From: Dictionary of American Fighting Ships
Charles John Duffy, born 31 December 1919 in New York City, enlisted in the Naval Reserve 25 April l941 and was appointed an aviation cadet 13 November 1941. Flying a carrier aircraft, Ensign Duffy was killed in action during the Naval Battle of Casablanca, French Morocco, 8 November 1942 during the landings on north Africa.
(DE - 27: dp. 1,140; l. 289'5"; b 35'1"; dr. 8'3"; s. 21 k.; cpl. 156; a. 3 3", 8 dcp., 1 dcp.(hh.), 2 dct.; cl. Evarts)
Duffy (DE-27), originally intended for transfer to Great Britain, was launched as BDE-27 on 16 April 1943 by Mare Island Navy Yard; sponsored by Mrs. Thomas Vice; retained in the U.S. Navy; and commissioned 5 August 1943, Commander G. A. Parkinson, USNR, in command.
Duffy sailed from San Francisco 2 October 1943 escorting a convoy to Pearl Harbor where she joined in training exercises before joining the 5th Fleet. On 10 November she sailed in the screen for carriers bound for air strikes on Mille, Jaluit, and Makin in the Marshalls. A week later Duffy was detached to escort Neosho (AO-48) during the invasion of the Gilbert Islands, returning to Pearl Harbor 15 December.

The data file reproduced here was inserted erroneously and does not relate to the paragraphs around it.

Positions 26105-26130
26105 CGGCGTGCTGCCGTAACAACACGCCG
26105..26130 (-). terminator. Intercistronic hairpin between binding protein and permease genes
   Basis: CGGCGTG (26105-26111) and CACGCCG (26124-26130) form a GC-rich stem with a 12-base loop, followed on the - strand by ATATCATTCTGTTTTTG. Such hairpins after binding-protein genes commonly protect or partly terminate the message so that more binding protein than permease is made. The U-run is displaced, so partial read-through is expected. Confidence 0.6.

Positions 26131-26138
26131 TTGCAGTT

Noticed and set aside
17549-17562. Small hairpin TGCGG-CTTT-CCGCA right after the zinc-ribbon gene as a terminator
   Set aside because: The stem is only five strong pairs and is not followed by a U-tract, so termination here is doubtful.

Departing Pearl Harbor 22 January 1944 in the escort for an LST convoy, Duffy arrived off Kwajalein 2 February for the assault landings the next day. Two days later she sailed, escorting unladen transports to Funafuti, Ellice Islands, arriving 8 February. Duffy served on escort and patrol duty in the Solomons between 19 February and 28 September, then between Manus and Ulithi until 25 October, and through November in the Marianas. On 30 November she sailed from Saipan escorting a group of LSTs with men, supplies, and equipment, unloading at Leyte 6 to 13 December for the retaking of the Philippines. Protecting the convoy during unloading, Duffy scored several hits on an enemy plane which crashed on the beach during an air raid.
Returning to Saipan 27 December 1944, Duffy served on patrol and local escort duty in the Marianas and to Majuro until 27 May 1945. She covered air strikes on Maloelap, sailing close to the island to stand by for air-sea rescue work if necessary, and on the 29th fired a shore bombardment. Duffy continued to operate from Majuro, bombarding and waging psychological warfare against bypassed Japanese-held islands. On 14 June she took prisoner seven men of the cutoff garrison on Mille Atoll.
Duffy sailed from Kwajalein 13 July 1945 for the west coast, arriving at San Francisco 26 July. She was decommissioned there 9 November 1945 and sold 16 June 1947.
Duffy received two battle stars for World War II service.
Transcribed by Yves HUBERT